Like every autumn over the past few years, a thick fog has invaded the streets of the Indian capital of New Delhi. But this year, the 'airpocalypse' is so serious that the Indian Medical Association has declared a citywide public health emergency.
In fact, air quality in the city has plummeted to such low levels that it has been likened to smoking 50 cigarettes in a single day. Currently beating Beijing as the world's most polluted city, residents have been advised not to go outside and schools have been closed.
On Wednesday 8 November at 13.00 local time, ultra fine airborne pollutants (PM2.5) – the ones small enough to penetrate deep into the lungs – were measured at between 400 and 700 per cubic metre. This is around eleven times the safe limit recommended by the World Health Organisation.
In some spots, there was a Air Quality Index maximum measure of 999 – meaning the levels of pollution had depassed what the instruments could measure.
Trains have been held up and Indira-Ghandi International Airport was closed due to poor visibility. The government was also forced to cancel the Delhi Half Marathon to avoid disastrous health consequences for the runners.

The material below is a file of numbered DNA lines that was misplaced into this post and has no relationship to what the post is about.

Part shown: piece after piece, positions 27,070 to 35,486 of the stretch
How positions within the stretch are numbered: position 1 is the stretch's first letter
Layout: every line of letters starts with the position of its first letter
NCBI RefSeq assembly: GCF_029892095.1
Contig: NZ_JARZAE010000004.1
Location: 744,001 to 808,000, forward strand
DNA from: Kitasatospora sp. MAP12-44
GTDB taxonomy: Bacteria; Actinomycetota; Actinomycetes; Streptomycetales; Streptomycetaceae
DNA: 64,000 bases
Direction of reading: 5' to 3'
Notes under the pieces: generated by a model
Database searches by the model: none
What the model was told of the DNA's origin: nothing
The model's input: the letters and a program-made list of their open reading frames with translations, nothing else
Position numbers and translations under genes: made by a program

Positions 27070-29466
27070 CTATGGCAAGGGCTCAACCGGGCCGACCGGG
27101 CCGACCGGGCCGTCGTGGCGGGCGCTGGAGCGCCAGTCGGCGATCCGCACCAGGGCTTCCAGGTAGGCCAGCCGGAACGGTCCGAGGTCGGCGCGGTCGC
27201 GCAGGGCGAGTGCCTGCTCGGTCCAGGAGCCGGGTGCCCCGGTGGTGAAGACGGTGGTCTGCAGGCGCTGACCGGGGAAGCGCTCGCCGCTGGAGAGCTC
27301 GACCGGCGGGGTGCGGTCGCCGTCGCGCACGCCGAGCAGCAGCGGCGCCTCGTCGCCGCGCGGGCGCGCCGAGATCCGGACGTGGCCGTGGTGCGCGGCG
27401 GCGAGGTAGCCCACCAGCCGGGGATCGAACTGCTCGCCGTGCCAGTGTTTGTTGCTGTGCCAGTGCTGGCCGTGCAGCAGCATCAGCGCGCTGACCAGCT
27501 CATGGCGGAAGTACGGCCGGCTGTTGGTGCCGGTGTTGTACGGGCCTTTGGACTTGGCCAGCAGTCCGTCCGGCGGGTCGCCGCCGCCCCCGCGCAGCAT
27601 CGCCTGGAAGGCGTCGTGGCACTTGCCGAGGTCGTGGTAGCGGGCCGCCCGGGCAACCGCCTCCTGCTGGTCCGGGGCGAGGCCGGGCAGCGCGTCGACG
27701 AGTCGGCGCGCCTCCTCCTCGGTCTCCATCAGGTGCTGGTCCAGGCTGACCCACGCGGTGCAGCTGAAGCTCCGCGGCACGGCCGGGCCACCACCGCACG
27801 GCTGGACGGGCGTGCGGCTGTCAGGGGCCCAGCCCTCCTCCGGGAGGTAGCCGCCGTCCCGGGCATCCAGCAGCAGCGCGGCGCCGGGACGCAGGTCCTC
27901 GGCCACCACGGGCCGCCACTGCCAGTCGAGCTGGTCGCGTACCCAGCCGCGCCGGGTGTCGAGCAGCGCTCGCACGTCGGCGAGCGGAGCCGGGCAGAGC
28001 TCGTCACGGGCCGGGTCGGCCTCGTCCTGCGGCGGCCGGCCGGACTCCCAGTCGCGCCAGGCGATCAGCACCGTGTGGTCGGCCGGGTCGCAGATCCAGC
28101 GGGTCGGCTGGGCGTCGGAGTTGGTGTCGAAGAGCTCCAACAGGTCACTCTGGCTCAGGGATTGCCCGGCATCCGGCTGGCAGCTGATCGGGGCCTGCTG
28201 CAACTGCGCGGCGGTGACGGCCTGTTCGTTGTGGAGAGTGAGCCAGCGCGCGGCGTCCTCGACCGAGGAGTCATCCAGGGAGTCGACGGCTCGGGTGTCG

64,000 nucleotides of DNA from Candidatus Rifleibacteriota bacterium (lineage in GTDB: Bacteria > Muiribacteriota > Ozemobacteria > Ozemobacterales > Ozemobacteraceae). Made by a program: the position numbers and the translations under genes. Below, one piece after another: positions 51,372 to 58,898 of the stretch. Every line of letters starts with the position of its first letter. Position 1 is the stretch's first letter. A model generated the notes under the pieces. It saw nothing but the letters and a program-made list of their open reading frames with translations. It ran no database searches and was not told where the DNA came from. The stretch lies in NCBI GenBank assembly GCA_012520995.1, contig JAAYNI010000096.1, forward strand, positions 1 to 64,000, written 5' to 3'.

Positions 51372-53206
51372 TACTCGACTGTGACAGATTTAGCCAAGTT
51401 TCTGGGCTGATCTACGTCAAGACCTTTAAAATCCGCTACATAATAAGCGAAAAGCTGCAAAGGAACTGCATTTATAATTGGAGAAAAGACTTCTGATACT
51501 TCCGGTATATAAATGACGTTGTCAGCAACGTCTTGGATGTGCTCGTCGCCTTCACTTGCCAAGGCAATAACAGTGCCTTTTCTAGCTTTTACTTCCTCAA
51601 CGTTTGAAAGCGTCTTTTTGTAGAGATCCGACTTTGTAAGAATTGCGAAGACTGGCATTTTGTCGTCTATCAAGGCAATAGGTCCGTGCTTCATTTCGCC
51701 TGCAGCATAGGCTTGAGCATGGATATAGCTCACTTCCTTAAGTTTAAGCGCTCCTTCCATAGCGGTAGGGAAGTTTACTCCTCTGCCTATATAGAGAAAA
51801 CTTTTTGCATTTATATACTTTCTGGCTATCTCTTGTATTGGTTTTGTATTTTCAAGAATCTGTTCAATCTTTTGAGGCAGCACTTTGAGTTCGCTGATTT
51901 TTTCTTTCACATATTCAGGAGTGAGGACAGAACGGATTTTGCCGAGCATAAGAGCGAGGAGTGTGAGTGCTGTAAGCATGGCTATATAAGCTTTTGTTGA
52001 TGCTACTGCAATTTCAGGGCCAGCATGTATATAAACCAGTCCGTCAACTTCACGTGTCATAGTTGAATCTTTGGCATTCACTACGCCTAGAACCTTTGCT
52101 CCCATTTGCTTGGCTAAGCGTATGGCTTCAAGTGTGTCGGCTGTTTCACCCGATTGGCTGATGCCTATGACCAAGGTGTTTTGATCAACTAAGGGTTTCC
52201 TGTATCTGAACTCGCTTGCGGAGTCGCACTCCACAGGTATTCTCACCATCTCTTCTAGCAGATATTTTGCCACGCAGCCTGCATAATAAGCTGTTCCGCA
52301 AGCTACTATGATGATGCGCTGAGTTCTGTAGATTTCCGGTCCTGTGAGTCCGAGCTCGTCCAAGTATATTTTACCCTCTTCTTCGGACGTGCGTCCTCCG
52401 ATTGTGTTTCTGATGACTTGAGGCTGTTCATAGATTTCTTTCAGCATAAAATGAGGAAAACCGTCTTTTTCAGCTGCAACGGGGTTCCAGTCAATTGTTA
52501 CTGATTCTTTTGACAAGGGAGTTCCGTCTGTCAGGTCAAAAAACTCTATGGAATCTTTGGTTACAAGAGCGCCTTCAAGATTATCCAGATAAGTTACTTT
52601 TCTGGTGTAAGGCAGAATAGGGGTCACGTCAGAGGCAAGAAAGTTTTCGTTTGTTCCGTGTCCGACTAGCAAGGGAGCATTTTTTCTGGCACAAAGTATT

Earlier this week, New Delhi chief minister Arvind Kejriwal compared conditions in the city to a "gas chamber." According to the Guardian, those most seriously affected are those who work outdoors, like builders or rickshaw drivers. As one driver explained to the publication:
"My eyes get a burning sensation. I fell sick last year. I don’t know whether it was from the air but I felt breathless and my eyes were itching. Doctors told me not to work early morning during winters."
India is taking notice of its dangerous pollution levels with various policies being put in place to control the problem, such as closing certain coal mines and testing out an alternate-day traffic system.
However, many are saying it's a case of too little, too late with around 2.5 million Indians dying prematurely each year due to pollution – the highest number in the world.
According to another study, half of Delhi's school children (around 2.2 million young people) have reduced lung capacity because of toxic pollution.